Egyptian heritage, see it before it’s too late
Cairo - The BBC's leading Egyptologist has called on the British public to continue visiting the land of the pharaohs after a sharp decline in tourist numbers to ancient sites following terror threats and political upheaval in the North African state.
Joann Fletcher, who recently concluded a year of filming in Egypt and Sudan for a new four-part BBC2 series, said she hoped the programme's revelations of “new discoveries” would “help bring tourists back”.
Egypt's tourism ministry revealed this month that visitor numbers had plummeted from 17 million to 9 million this year.
Current Foreign Office advice warns of “a high threat from terrorism” and advises against all travel to North Sinai and all but essential travel to South Sinai and west of the Nile Valley. Travel advice should be taken before visiting Giza or Luxor, home to the most important ancient sites. Professor Fletcher said: “I often get asked 'is it safe to go to Egypt?' and I say 'a weekend in Paris isn't exactly safe.' I would love for them to go out. None of us can guarantee our safety on planet earth - it all has to be put into context.”
The Yorkshire historian said she hoped the BBC project, Immortal Egypt with Joann Fletcher, which begins on 4 January, would “work hand in hand with the Egyptian authorities” in luring visitors back to the Pyramids and the Valley of the Kings.
“The Egyptians are fiercely proud of their heritage and during the 2011 [Arab Spring] revolution I can remember the people making a human barricade around the [Egyptian Museum of Antiquities]. They are so passionate about it.”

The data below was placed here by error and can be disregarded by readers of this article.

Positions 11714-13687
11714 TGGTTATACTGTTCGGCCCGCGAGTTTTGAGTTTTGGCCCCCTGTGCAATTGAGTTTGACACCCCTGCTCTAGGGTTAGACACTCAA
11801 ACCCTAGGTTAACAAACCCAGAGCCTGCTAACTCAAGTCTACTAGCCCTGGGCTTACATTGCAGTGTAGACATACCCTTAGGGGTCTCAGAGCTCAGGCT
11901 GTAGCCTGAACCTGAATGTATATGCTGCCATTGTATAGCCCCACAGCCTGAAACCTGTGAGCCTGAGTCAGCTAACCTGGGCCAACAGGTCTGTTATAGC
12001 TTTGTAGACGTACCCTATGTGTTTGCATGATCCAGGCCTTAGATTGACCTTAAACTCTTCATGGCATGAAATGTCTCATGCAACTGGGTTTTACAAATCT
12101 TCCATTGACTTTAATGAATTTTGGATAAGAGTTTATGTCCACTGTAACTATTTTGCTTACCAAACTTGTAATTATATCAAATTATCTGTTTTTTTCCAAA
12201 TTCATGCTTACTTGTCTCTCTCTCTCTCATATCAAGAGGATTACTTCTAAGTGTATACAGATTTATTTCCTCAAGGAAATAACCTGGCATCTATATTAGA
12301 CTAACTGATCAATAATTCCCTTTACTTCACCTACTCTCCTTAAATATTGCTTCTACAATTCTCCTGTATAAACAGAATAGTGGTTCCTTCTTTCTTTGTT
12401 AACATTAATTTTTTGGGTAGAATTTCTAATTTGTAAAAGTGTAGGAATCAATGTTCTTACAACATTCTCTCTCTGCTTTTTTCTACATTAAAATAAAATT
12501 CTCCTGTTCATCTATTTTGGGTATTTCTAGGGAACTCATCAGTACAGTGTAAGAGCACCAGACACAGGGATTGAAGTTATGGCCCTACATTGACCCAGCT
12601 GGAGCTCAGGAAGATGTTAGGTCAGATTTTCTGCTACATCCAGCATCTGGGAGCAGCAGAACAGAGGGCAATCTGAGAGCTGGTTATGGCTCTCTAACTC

A recent #ThisIsEgypt online tourism campaign was hijacked by protesters complaining about Egypt's human rights record under President Abdel Fattah el-Sisi. But Professor Fletcher said the country had a new stability. “With the very strong government that Egypt now has I always felt completely safe. I never felt in any danger.” She said that although “there was some difficulty” in protecting the ancient sites in the wake of the fall of the Hosni Mubarak regime in 2011, the monuments were much more secure.
The BBC2 series was granted unprecedented access to the spectacular mortuary temple of Pharaoh Amenhotep III, which Professor Fletcher predicted would come to rival the Valley of the Kings as a visitor attraction. “It will be the jewel in the crown of Luxor,” she said.
The temple of Amenhotep, grandfather of Tutankhamen, is being slowly recovered from the desert sands near to the two 18-metre high Colossi of Memnon statues. Two other huge, striding statues of the Pharaoh have already been rebuilt. “This is the thrill of the ancient being resurrected in front of our eyes,” said the historian. “Give it ten years and it will be just mind-blowing.”
Other revelations in the BBC series - giving fresh insights into burial and mummification techniques - were made by examining collections of Egyptian artefacts held by British museums. Professor Fletcher, who is based at the University of York, said there were at least 200 important collections in Britain. Carbon dating of a toffee-like substance used in mummy wrappings held by Bolton Museum was used by historians from York, Oxford and Macquarie (Sydney) universities last year to show that the Egyptians were using mummification methods by at least 4300 BC, 2 000 years earlier than previously thought.
“It turned out to be largely a coniferous tree resin employed to coat the body and the wrappings,” said Professor Fletcher. “It has an anti-bacterial quality but was not native to Egypt and they were importing it to better preserve their dead.”
For almost a century, Wigan museum was holding an Egyptian collection which was found last year to contain “an absolutely spectacular gilded coffin face of a lady from the 18th Dynasty”. The artefact, almost contemporaneous with Tutankhamen, was “a privilege to hold”, said the historian.The Independent